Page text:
Plan is to form broad coalitions here and in Israel to limit clout of the rabbis’ monopoly.
As dissatisfaction with the Israeli Chief Rabbinate intensifies, the American Jewish Committee is heading up an unprecedented effort to form a broad coalition, here and in Israel, to limit, if not end, the rabbis’ authority.
At a meeting convened and hosted by AJC on Jan. 21, more than 30 representatives of U.S. and Israeli organizations ranging from Reform to liberal Orthodox approved the draft of a mission statement calling for creating “a broad-based initiative to advocate for religious freedom and equality, notably with respect to personal-status issues, as a means of strengthening Israel’s identity as a Jewish and democratic state that enhances its ties with global Jewry.”
The group also agreed that its immediate objective was to “organize a coalition of Israeli and American Jewish organizations and individuals that would mobilize support to create recognized alternatives to the exclusive control of the Chief Rabbinate over personal-status issues, notably marriage, divorce and conversions to Judaism.”
Beneath the polite surface, those are fighting words. And they indicate an effort to end a monopoly as old as the state.
Some participants advocated doing away with the Rabbanut (Chief Rabbinate) or having its heads elected by the Israeli public. Others urged caution in pushing too hard, and suggested calling for more popular proposals like civil marriage, which would in effect limit the reach of the chief rabbis.
It took the diverse group several hours to hammer out the two brief statements, not so much because they disagreed on the message — indeed there was virtual unanimity on that — but rather due to the care given to choosing the right words. The lengthy group exercise, which participants referred to several times as “wordsmithing,” was critical, given the delicate, high-stakes attempt to challenge an arm of the Israeli government — the Rabbanut —without being unduly offensive or harming the overall image of the Jewish state.
But it was clear from the day-long discussion around a large conference table that participants were deeply disappointed, though not surprised, by the Rabbanut’s continuing move to the right, despite the election of two new chief rabbis this summer to 10-year terms.
They are Ashkenazi Chief Rabbi David Lau and Sephardic Chief Rabbi Yitzchak Yosef. Both are the haredi sons of former chief rabbis.
Despite remarks the two men made during and after the heated election campaign about reaching out to make all Jews feel welcome, there is little evidence of any such attempt. To the contrary, they have acknowledged in recent days that they have no systematic approach to determine which Orthodox diaspora rabbis are credible in attesting to the Jewishness of constituents seeking to marry in Israel.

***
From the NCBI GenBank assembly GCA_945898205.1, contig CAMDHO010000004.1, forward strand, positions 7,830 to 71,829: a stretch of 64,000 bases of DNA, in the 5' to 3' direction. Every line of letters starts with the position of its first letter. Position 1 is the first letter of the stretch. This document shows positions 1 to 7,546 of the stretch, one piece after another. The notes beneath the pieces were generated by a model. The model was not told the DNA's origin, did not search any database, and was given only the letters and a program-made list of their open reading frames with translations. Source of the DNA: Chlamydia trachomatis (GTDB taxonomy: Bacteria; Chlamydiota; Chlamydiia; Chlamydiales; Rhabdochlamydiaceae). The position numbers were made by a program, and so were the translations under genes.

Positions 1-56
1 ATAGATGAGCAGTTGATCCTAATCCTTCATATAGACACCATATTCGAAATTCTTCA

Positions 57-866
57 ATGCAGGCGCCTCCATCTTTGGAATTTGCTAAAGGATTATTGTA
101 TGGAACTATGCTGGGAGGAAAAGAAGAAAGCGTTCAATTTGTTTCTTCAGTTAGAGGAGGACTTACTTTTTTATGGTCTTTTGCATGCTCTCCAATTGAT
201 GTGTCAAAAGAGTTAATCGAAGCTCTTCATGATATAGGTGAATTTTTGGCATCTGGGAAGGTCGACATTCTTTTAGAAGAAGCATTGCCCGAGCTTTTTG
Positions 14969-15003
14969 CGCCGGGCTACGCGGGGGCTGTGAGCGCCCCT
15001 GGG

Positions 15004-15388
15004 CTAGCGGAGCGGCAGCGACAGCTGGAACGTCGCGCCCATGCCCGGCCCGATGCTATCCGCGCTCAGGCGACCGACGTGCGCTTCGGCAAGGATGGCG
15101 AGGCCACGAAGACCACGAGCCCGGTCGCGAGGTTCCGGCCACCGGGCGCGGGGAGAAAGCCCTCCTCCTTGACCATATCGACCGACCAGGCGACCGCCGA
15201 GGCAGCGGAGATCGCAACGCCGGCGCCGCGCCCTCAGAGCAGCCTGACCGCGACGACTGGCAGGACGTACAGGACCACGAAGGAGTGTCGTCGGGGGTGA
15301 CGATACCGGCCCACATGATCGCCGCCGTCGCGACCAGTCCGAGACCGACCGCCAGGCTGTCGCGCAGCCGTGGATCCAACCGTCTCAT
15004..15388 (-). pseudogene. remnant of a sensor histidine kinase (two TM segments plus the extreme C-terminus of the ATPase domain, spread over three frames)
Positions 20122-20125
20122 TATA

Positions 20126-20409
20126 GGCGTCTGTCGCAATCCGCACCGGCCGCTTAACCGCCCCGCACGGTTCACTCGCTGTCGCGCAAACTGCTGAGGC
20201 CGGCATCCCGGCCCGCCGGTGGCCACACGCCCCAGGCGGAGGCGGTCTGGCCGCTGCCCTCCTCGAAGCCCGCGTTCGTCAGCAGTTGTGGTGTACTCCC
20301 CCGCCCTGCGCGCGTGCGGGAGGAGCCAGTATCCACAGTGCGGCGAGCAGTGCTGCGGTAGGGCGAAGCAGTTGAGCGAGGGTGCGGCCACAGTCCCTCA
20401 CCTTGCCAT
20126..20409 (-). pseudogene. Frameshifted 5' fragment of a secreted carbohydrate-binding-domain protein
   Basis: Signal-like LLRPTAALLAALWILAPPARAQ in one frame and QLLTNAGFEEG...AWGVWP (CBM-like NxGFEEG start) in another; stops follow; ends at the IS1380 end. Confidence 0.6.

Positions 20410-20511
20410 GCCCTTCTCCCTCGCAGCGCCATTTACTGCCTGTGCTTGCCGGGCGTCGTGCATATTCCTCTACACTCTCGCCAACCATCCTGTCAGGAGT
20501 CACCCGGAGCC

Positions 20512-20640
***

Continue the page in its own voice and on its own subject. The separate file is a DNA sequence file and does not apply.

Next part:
That fact came out during the recent fiasco over the status of Rabbi Avi Weiss and other North American Orthodox rabbis.
After Rabbi Weiss, spiritual leader of the Hebrew Institute of Riverdale, was deemed unacceptable to the Rabbanut, the public backlash from the likes of Natan Sharansky and other respected leaders here and in Israel, resulted in the Rabbanut rescinding its decision. Most recently, it appears to have reached an agreement with the Rabbinical Council of America (RCA), the largest group of Orthodox rabbis in the world, to accept as credible any of the RCA members’ testimony regarding the Jewishness of couples seeking to marry in Israel. (The Rabbanut has yet to confirm this.)
Still, that does not address the larger issues at stake. Those around the table agreed that their move to alter the status quo regarding the power of the Rabbanut speaks to the very question of what it means to be a Jewish state, and how it functions in effecting the religious status and lives of all Jews.
The fact that the Rabbi Weiss incident focused on the status of Orthodox rabbis (and showed the fissures within that community) underscored the reality that the majority of rabbis in the diaspora, who are Conservative, Reform or Reconstructionist, have never been and are not now on the Rabbanut’s radar.
Non-Orthodox rabbis have no official status in Israel and cannot perform marriages or divorces.
Uri Regev, a Reform rabbi in Israel and president and CEO of Hiddush, which advocates for religious freedom and equality in the Jewish state, told the group at AJC that the Rabbi Weiss case “should be a model for us.” He said the international publicity underscored the lack of a coherent policy by the Rabbanut and proved to be an embarrassment to the Jerusalem government.